One day Rama and Lakshmana, shining in effulgence, were seated in their hermitage and the invincible Rama, master of all His senses, was reciting the traditional texts. Surpanakha, sister of Ravana, chanced to pass that way. Approaching Rama, she observed that He resembled a god with His radiant countenance, long arms, and large eyes like lotus petals. He was youthful, full of valor, and bore the marks of royalty. His color was that of the blue lotus and he was as alluring as the god of love himself. The rakshasi (demoness) was overwhelmed with desire. She transformed herself into a beautiful maiden, came near the hermitage, and inquired of Rama who He was and what was the purpose of His journey. Rama told her that He was the eldest son of King Dasaratha and gave the names of his brother Lakshmana and His noble wife Sita, the daughter of the king of Videha. Surpanakha, in reply to Rama's inquiry, told Him that she was a rakshasi and had five powerful brothers, King Ravana, Kumbhakarna, Khara, Dushana, and the virtuous Vibhishna. Tormented by pangs of love, she begged Rama to become her master saying that she would be a well matched partner to Him. Sita she said, was not worthy of him.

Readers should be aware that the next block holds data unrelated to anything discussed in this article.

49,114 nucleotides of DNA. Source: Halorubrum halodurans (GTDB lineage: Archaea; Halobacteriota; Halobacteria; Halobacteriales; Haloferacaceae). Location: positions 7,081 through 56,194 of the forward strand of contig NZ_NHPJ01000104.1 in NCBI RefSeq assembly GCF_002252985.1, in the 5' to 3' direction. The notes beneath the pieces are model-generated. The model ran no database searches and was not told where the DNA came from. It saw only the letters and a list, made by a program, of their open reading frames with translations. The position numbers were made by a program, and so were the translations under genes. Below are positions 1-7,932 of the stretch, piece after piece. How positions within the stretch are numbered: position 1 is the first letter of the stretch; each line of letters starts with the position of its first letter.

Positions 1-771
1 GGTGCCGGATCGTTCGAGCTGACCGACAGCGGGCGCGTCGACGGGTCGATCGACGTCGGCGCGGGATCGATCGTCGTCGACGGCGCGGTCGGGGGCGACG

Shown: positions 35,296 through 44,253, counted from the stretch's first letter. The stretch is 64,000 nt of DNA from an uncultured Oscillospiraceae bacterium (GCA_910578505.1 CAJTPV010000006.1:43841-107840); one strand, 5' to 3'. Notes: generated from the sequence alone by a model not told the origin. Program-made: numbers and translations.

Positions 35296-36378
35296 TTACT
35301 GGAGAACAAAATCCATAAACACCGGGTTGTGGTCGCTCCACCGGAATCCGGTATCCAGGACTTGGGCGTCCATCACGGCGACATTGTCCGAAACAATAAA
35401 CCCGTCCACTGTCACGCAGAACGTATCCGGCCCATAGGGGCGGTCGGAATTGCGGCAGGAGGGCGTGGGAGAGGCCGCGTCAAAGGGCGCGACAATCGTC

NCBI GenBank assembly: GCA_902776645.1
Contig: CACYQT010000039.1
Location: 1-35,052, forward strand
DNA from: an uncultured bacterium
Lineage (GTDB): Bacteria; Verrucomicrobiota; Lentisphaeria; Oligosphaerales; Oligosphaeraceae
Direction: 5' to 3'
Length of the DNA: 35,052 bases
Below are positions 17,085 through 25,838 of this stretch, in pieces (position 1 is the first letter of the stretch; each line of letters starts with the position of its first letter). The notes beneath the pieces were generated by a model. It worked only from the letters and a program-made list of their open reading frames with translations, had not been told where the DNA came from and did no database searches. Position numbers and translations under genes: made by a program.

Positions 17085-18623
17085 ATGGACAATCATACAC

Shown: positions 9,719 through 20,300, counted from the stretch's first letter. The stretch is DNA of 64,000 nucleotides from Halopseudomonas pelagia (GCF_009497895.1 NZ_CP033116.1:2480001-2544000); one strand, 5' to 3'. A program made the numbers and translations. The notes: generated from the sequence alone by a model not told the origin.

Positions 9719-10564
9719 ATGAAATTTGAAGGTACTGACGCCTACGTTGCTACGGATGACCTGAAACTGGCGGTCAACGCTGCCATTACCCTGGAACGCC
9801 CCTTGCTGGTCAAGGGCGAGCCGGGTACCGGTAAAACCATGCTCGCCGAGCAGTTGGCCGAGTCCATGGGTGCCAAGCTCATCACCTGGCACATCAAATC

Speaking thus, Surpanakha threw impassioned glances at Rama. Smiling a little, Rama, in gentle and mocking tones, answered that He was already wedded. Pointing towards Lakshmana, Rama told her that His younger brother had not experienced the joys of a wife's company and desired a consort. Surpanakha, blinded by passion, turned towards Lakshmana. He smiled and teasingly said to her that He was only a slave of His brother who was the fit match for her, and that Sita was an ordinary woman as compared to her. In order to remove her rival the rakshasi jumped to attack Sita and devour her. Rama, realizing the danger, asked Lakshmana to check the demoness and punish her. Lakshmana thereupon cut off the nose and ears of Surpanakha.
In the picture we see Rama, Sita, and Lakshmana seated in their hermitage in a peaceful atmosphere. On the arrival of Surpanakha, all of them have gently turned their eyes towards the intruder. Sita, who is busy cooking, has turned her head backwards. Surpanakha is standing on a side and does not appear to be part of the group, but along with the trees, her figure is an essential part of the composition. Beautiful and virtuous Sita looks serene and dignified; Rama appears majestic. He is wearing only a small loin cloth and we see His handsome and well proportioned body. Jatayu is in the foreground.